A previous ROS Research Highlights article discussed an essential role for Nrf2 silencing in neuron maturation [6]. Multiple studies also demonstrated a role for Nrf2 signaling in regulating stem cell self-renewal [7, 8]. A recent study reported in the April 7 (2016) issue of Cell discovered a new function for Nrf2 signaling in regulating human embryonic stem cell (hESC) differentiation to neuroectoderm [9]. In their study, Jang et al. first showed that Nrf2 regulated early lineage specification by directly controlling OCT4 and NANOG expression in hESCs and then went on to show that Nrf2 repressed neuroectoderm fate by directly controlling OCT4 and NANOG expression and that Nrf2 suppression was a prerequisite for successful neuroectoderm induction. Using iPSCs, Jang et al. demonstrated that Nrf2 activity levels were highly predictive of neuroectoderm differentiation potential in contrast to core pluripotency gene products. Nrf2 inhibition was also sufficient to rescue poorly neurogenic iPSC lines. Considering that autophagy plays an important role in controlling Nrf2 activity in other cellular systems [10, 11], Jang et al. then determined if lineage-dependent autophagy also played a role in regulating Nrf2 activity. They found that autophagy was activated in a lineage-specific manner and controlled early hESC differentiation to neuroectoderm by downregulating Nrf2 activity. They went on to show that the primary cilium was essential for the activation of autophagy during neuroectoderm differentiation. This led Jang et al. to propose that the primary cilium–autophagy–Nrf2 axis coupled to cell-cycle progression dictated the differentiation of hESCs to neuroectoderm. It is noteworthy that the primary cilium is a microtubule-based antenna-like organelle that emanates from the surface of virtually all cells in the mammalian body. This organelle plays an important role in cell sensing and signaling, thereby the regulation of cell growth and differentiation [12]. The study by Jang et al. thus provided another example of the increasingly complex machineries involving Nrf2 signaling in stem cell biology (Figure 3).


FIGURE 3. Cilium inactivates Nrf2 via autophagy, permitting neuroectoderm differentiation. See Section 3 for more description. Based on Ref. [9].


Nrf2 plays complex roles in cancer [13, 14]. On the one hand, Nrf2 signaling protects against chemical carcinogenesis by promoting the detoxification of chemical carcinogens via primarily upregulating phase 2 and other cytoprotective genes [15]. On the other hand, multiple studies suggest that constitutive overexpression/activation of Nrf2 may promote cancer cell growth and metastasis by providing a more favorable redox environment for cancer cells as well as by causing cancer drug resistance [16, 17]. Indeed, pharmacologically elevating ROS in cancer cells has been employed as a promising strategy for cancer treatment. In this context, cancer cells typically have higher levels of ROS compared to normal cells and are more susceptible to additional ROS-mediated cell killing [18]. How exactly Nrf2 promotes cancer development remains unclear. In the August 11 (2016) issue of Cell, Chio et al. reported their findings that Nrf2 promoted tumor maintenance by modulating mRNA translation in pancreatic cancer [19]. Using Kras mutant pancreatic epithelial cells, Chio et al. first demonstrated that Nrf2 regulated redox homeostasis and cell proliferation, and ablation of Nrf2 impeded cell proliferation, which could be reversed by treatment with N-acetylcysteine [19], an antioxidant compound that augments intracellular levels of reduced form of glutathione (GSH). This suggested the critical involvement of an oxidative mechanism in the inhibition of the Kras mutant cell proliferation by Nrf2 deficiency. Chio et al. then performed global cysteine proteomic studies, which revealed the redox dependent regulation of the transcriptional machinery and that Nrf2 exercised redox-dependent control over multiple aspects of the translational machinery [19]. They went on to further demonstrate that epithelial growth factor receptor (EGFR) signaling pathways upstream of Cap-dependent translation were impaired in Nrf2-deficient cells and that Nrf2 supported Cap-dependent translation of pro-survival transcripts [19]. Notably, combined inhibition of AKT by MK2260 and depletion of cellular GSH by buthionine sulfoximine blunted pancreatic cancer growth and survival in an animal model [19]. Collectively, these novel findings by Chio et al. demonstrated translational machinery as an important target of redox modulation by Nrf2 signaling in the control of pancreatic cancer maintenance and suggested that Nrf2 could serve as an important molecular target for developing therapeutic modalities for the management of pancreatic cancer (Figure 4).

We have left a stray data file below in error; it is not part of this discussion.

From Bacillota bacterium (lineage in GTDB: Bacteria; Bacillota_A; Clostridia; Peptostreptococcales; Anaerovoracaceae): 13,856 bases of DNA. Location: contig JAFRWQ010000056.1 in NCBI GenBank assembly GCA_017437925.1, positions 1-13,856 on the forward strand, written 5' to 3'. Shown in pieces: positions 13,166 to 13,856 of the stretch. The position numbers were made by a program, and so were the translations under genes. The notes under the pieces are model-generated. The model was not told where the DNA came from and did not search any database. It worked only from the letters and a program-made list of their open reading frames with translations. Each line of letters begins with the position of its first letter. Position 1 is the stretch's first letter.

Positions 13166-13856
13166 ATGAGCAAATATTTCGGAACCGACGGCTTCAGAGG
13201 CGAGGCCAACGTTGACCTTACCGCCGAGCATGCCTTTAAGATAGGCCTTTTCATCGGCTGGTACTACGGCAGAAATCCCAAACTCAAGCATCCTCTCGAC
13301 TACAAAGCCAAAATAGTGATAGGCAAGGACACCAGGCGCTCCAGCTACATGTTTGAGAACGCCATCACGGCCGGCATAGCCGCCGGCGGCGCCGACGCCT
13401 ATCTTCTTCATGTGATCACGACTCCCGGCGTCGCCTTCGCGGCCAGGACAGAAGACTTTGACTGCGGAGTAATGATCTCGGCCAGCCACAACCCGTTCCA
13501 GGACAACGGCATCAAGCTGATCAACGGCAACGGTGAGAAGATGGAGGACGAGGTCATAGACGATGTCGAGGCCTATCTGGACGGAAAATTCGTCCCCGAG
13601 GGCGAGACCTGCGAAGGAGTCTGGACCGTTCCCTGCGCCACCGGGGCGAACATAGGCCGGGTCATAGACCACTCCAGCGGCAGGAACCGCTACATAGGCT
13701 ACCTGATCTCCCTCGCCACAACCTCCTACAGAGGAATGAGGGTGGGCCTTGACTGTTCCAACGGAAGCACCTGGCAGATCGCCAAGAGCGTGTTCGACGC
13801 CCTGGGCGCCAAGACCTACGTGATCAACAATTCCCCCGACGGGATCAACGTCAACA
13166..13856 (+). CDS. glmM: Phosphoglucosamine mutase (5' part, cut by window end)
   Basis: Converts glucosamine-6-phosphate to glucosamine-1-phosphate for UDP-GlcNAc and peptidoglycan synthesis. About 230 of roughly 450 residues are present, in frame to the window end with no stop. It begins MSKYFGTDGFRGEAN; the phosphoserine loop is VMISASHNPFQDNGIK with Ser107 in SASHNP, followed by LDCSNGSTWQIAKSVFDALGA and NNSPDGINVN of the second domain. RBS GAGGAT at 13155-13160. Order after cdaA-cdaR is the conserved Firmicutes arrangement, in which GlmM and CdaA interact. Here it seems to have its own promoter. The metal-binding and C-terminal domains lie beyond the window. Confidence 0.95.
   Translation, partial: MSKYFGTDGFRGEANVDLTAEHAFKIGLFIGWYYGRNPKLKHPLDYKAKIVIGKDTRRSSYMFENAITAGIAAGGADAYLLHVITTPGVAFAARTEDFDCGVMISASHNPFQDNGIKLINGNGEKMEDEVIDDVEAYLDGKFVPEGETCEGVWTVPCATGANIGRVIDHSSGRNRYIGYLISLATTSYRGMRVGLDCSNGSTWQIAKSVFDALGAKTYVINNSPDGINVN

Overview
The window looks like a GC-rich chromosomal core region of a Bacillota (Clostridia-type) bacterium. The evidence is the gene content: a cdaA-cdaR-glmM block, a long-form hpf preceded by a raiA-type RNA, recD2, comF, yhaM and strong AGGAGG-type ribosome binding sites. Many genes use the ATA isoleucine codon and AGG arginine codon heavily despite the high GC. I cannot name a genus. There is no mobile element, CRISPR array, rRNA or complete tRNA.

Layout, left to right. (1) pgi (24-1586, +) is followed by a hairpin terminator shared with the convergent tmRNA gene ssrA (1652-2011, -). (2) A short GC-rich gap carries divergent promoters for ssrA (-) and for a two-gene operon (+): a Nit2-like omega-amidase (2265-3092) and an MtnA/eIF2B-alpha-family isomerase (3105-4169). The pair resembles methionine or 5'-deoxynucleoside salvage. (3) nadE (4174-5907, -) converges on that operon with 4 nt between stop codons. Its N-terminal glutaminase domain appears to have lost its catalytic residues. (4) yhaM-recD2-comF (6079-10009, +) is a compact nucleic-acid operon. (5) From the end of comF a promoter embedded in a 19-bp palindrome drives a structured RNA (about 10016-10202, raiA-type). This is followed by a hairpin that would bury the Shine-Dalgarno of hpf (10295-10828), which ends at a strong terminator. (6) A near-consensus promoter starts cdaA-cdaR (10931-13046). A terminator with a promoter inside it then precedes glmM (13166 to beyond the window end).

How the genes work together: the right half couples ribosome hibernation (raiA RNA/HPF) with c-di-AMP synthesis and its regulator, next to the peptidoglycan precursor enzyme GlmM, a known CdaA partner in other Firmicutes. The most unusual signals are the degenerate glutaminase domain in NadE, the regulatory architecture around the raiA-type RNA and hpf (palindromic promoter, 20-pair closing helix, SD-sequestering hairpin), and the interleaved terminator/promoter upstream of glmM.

FIGURE 4. Nrf2 controls ROS-mediated inactivation of translational machinery in pancreatic cancer. See Section 4 for more description. Based on Ref. [19].


Nrf2 as a chief regulator of cellular redox homeostasis has received extensive attention over the past few years regarding its involvement in both physiology and pathophysiology. On the one hand, Nrf2 signaling appears to protect normal cells against oxidative injury, thereby providing a physiologically survival force with desired sequela. On the other hand, this survival force provided by Nrf2 signaling may also operate to promote cancer cell growth and metastasis as well as resistance of cancer cells to drug therapy. Although the biology of Nrf2 may lie primarily in its role in redox regulation, it should be borne in mind that Nrf2 signaling may also function in a redox-independent manner. In addition to binding to the antioxidant response element (ARE) to cause transactivation of antioxidant genes, Nrf2 may also bind to the regulatory regions of other genes via an ARE-independent mechanism. Indeed, a recent study suggested that Nrf2 bound to the proximity of pro-inflammatory cytokine genes (e.g., interleukin-1beta and interleukin-6) in macrophages to block RNA Pol II recruitment and the subsequent transcription of these genes. This translational inhibition was independent of Nrf2 binding to its conventional cis-element ARE and independent of cellular ROS levels [20]. The continued discoveries of new machineries associated with Nrf2 signaling would certainly not only deepen our understanding of this protein molecule, but also enhance our ability to devise novel therapies to treat human disorders that involve an Nrf2-dependent mechanism.